("Heck, we'll just go to the moon for resources, if necessary!" Wrong.)

Outrage doesn't help much. We need to create a new paradigm, that teaches conservation of resources (minimization of flow: quite opposite to today's "disposable", "super-size me" mentality), while deriving maximum utilization and benefit from existing resources; that is the only survivable path.

Unfortunately, from what I see in Latin America, the American message of Consumption is being received loud and clear, and our lifestyle emulated to the extent possible. If everyone needs a lead cell battery, there will need to be many more "Doe Runs"!

So when will we actually understand this, and begin broadcasting the correct message?


Traveling west from La Oroya, the highway climbs steadily to the 4,843-meter pass (15,889 feet), Abra de Anticona. At highway speeds, the BMW showed no signs of lugging, or loss of power. Here one passes "the highest passenger station in the World"! (Check that one off: "been there, done that.")

Beyond the pass, dropping toward Lima, is an amazing, winding descent through immense canyons. The scenery is so dramatic, that it's easy to forget to slow approaching the many sharp curves. Here, when the sign says "Curva Peligrosa", it is no exaggeration. Numerous times, I hit the brakes hard. (And lately I have been trying to go gently on them, to stretch out their lifespan.) Reaching the foothills east of Lima, the temperature climbed and the atmosphere grew thick and hazy.

You need to be in the right frame of mind to drive in Lima. This is especially true on motorcycle. No special courtesies or considerations are forthcoming. "This is war!"

On one of the primary highways leading into the city, a woman darted through traffic in front of me. I was probably moving along at 50 mph, and could not have reacted in time. She abruptly froze in place and I missed her by perhaps a few feet. A momentary delay in her reflexes would have been disastrous.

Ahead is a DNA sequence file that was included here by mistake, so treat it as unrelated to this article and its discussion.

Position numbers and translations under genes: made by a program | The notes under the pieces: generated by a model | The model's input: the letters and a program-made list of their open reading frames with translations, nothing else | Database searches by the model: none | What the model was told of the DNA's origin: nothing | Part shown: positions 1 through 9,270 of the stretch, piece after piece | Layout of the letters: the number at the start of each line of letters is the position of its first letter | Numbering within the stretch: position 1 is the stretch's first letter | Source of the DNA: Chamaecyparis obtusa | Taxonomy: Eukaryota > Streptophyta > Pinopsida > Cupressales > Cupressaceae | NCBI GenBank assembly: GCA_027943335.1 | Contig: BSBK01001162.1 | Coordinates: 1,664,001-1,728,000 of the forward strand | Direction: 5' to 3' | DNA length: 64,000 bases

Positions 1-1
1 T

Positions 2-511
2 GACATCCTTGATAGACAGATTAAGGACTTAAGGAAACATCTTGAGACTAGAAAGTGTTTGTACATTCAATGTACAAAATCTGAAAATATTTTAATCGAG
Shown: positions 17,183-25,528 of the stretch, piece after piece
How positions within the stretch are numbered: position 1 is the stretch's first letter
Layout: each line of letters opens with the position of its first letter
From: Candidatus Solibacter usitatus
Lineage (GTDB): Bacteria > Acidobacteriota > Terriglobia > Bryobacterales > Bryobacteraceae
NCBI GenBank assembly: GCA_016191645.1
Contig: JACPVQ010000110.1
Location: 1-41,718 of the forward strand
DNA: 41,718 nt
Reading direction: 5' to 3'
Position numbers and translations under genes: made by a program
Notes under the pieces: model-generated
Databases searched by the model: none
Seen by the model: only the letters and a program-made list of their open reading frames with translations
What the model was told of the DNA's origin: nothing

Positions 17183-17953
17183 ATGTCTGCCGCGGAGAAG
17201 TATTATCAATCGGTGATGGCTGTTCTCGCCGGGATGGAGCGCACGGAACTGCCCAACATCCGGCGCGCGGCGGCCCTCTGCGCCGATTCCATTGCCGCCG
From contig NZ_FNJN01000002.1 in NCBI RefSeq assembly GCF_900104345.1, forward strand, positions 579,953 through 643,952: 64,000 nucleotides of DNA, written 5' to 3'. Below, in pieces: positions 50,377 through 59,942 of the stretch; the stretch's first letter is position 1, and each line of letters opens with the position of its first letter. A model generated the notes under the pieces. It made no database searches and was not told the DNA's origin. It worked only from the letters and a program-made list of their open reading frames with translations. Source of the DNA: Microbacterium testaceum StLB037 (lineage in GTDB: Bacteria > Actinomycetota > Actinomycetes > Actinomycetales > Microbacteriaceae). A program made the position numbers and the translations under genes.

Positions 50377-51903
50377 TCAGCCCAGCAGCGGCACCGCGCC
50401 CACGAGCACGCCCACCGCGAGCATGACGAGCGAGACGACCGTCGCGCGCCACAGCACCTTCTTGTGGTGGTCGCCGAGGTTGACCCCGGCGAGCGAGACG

Much to my relief, I reached "El Carmelo" unscathed, rolling up to their gate around 4:00 p.m.

Carolina ordered some dinner for me while I quickly unpacked, then showered. Back in the "lap of luxury"! Met J.D. in the lobby and he welcomed me back. He complained of the horns and sirens in Lima too. I was relieved to hear I'm not alone in thinking there's something basically insane about these drivers!

And, oh yes! Carolina said my new front tire had arrived from Vermont via DHL and was delivered to the hotel! There were no import duties, as the declared value was about $70, below the $100 duty threshold.

Many thanks to Sean and the rest of the crew at "Frank's Motorcycle Sales and Service" in Essex Junction, VT! Great customer service. And thanks also, to brothers Drew and Jeff for their research and support! Great sibling service.

I took the box up to my room and opened it. A new Metzler! It's a beautiful thing!!! I'll get it mounted at the Honda Shop in the next day or two.

(Update: the final cost for the tire was $486.45, including $323.26 in shipping charges!)


Dicky Neely said...

I couldn't agree more with your comments on "growth!"
That is all the politicians, especially local ones, can think of. They always run on a platform of "More growth!" as if that was the magic elixir to cure all the ills of our community/state. They tell us that this will "increase the tax base!" thus alleviating the need to raise property and other taxes. Then they turn around a give huge tax breaks to lure companies and industry thus placing more of the tax burden on those who have lived here all along. And so on....
I wrote an article about this some years ago when I worked for a local weekly. If I can find it I will send it in an email.
Buena Suerte.

Anonymous said...

6 comments (relocated here due to consolidation of posts):

Dicky Neely said...

I just read the story about Does Run. What a crime! I have to stop and hold my breath for a moment to keep from raging at this!
I am basically an optimistic person but sometimes that optimism gets beaten about a bit!

Buen viaje!

timtraveler said...


As I said in my e-mail, we're also implicated in this type of damage. This plant makes lead for car batteries (among other things).

Most of the people I know drive cars (or motorcycles.) So whether the damage is done in Peru, or in St. Louis, MO, it hardly matters.

It's all the same planet. It's all the same people.

E. BAIG P. said...



timtraveler said...

Muchas gracias, amigo!


Genevieve said... plan in place to address lead and other contaminants...

That's sickening.

timtraveler said...